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The business of outrage

People are so busy being outraged, it’s as tiresome as an all-nighter on a box set binge.

If there was ever one thing the advertising industry is certain to display, it’s a dog-eat-dog approach to life. Advertising has never been kind.

When I worked as a copywriter in large companies such as one in the WPP building, I felt this more keenly. People could hide behind their screens and avoid eye contact to indicate they were on deadline, but really, they were reading something vaguely interesting to them instead.

Real-life interactions were fairly London-standard: talk if you have to, but only as a last resort.

Now we have social media to express ourselves, the interesting articles take a back seat and we absorb information that someone else has seen fit to write. Yet increasingly, that something was written not by a professional writer, but by a person like anyone else.

Social media: the end of professional journalism

Journalism is a dying art. Chasing it as a career option is like wanting to be an ostler at an inn at the turn of the twentieth century. Sadly, if you’re seeking good career prospects, there is little to zero point. One can only hope this isn’t the same for copywriters!

Yet it’s this ‘noise’ that is sucking us in and driving our creative processes.

But is that right? What value do these words have? If anyone can write something inflammatory and drive news headlines into a storm in a teacup territory within seconds, what chance do the rest of us have? Anyone, it seems, can be a writer. Question is, should we be giving any of the writing our attention?

Is it best to simply leave the social media playground to the kids with less focus and return to the pages of actual printed books and other intellectual stimulus? Practice free thinking and absorb the mind in other matters? Observe, give where you can, but don’t get dragged into the undertow?

See it for what it is, like the big ad agencies with their swipe cards and free canteens – something fleeting and precious to behold, but also full of smoke and mirrors; real life happening beyond its doors.

Creative work without Creative Direction

We’re told that to be shocking and provocative is good – but ideas need creative direction. And these ones are often limited by a lack of life experience and agency (business) wisdom.

Recently, a bunch of creatives took this approach and their work was viewed as sexist and misogynistic. Clearly, that was where a Creative Director would have said, “Er, guys, what’s that about?”

But.

One person’s outrage, another’s chip shop statue?

I do wonder if work like this ever gets through to the Chip Awards? There is a category ‘In Bad Taste’ and I once saw a Creative Director submit an ad about bombs on the underground. Having lived through that fateful day, I was personally a little taken aback about this, but he said it was alright. He submitted it and it made it through to the finals.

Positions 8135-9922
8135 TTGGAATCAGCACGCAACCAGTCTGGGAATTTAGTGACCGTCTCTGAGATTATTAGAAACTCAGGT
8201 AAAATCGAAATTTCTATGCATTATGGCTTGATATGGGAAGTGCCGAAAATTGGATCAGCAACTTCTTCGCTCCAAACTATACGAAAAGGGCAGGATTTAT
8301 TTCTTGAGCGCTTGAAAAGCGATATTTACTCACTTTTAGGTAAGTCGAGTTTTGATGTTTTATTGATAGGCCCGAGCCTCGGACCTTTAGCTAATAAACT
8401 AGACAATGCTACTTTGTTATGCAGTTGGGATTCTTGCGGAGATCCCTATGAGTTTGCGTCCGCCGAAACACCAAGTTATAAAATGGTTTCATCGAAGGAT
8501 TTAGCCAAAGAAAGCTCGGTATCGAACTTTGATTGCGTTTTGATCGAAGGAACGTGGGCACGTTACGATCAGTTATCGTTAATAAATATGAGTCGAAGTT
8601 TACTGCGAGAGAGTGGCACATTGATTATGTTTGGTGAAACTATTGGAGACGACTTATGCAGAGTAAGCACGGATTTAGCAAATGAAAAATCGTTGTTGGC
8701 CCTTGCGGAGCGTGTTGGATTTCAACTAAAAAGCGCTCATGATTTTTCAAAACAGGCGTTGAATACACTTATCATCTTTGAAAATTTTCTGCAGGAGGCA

Back to outrage.  Like a client do that ends up in the Bada Bing strip club, advertising hasn’t exactly got a great rep.

Twitter doesn’t have a Creative Director. Yet it goes to show that experience counts for a lot in this fast-moving world of outrage.

Get it wrong and you serve up all sorts of pain in nano seconds. It’s why sales of business insurance amongst copywriters and creatives are in demand by recruiters.

Everyone is liable, yet no one wants to be liable. They want to play and eat their cake at the same time. Real life rarely works this way unfortunately.

Mix this with advertising and what have you got? A dog-eat-dog world where the dogs have been replaced by zooped up ninja sharks on steroids.

Play along at your peril – but whatever you do, play nicely.

The future of business is talent

I’ve been writing a lot of employment related copy recently.

It is particularly perfect for me because I am at a crossroads that many of us come to in our lives – a big birthday where people tell you life begins. Funny people also tell you that your life is half over – but where would we be creatively if the world wasn’t a little glass half empty at times?

So here it is, I find myself well placed to understand issues of career breaks, parental leave, ageism, career changes and employee engagement, for starters. And as a freelancer, I’ve met a lot of employers.

Plus, as a brand marketer, I understand businesses and the demands on their time as well as the conundrums they face in the marketplace.

How can you stay agile? Where are the next opportunities? What does the future hold?

One thing’s for sure, like any industry, marketing is changing at a rate of knots. Take content marketing, for example. Content agencies have been popping up across the board. The term ‘copywriter’ is being stretched to say the least. Something professional copywriters will have mixed feelings about.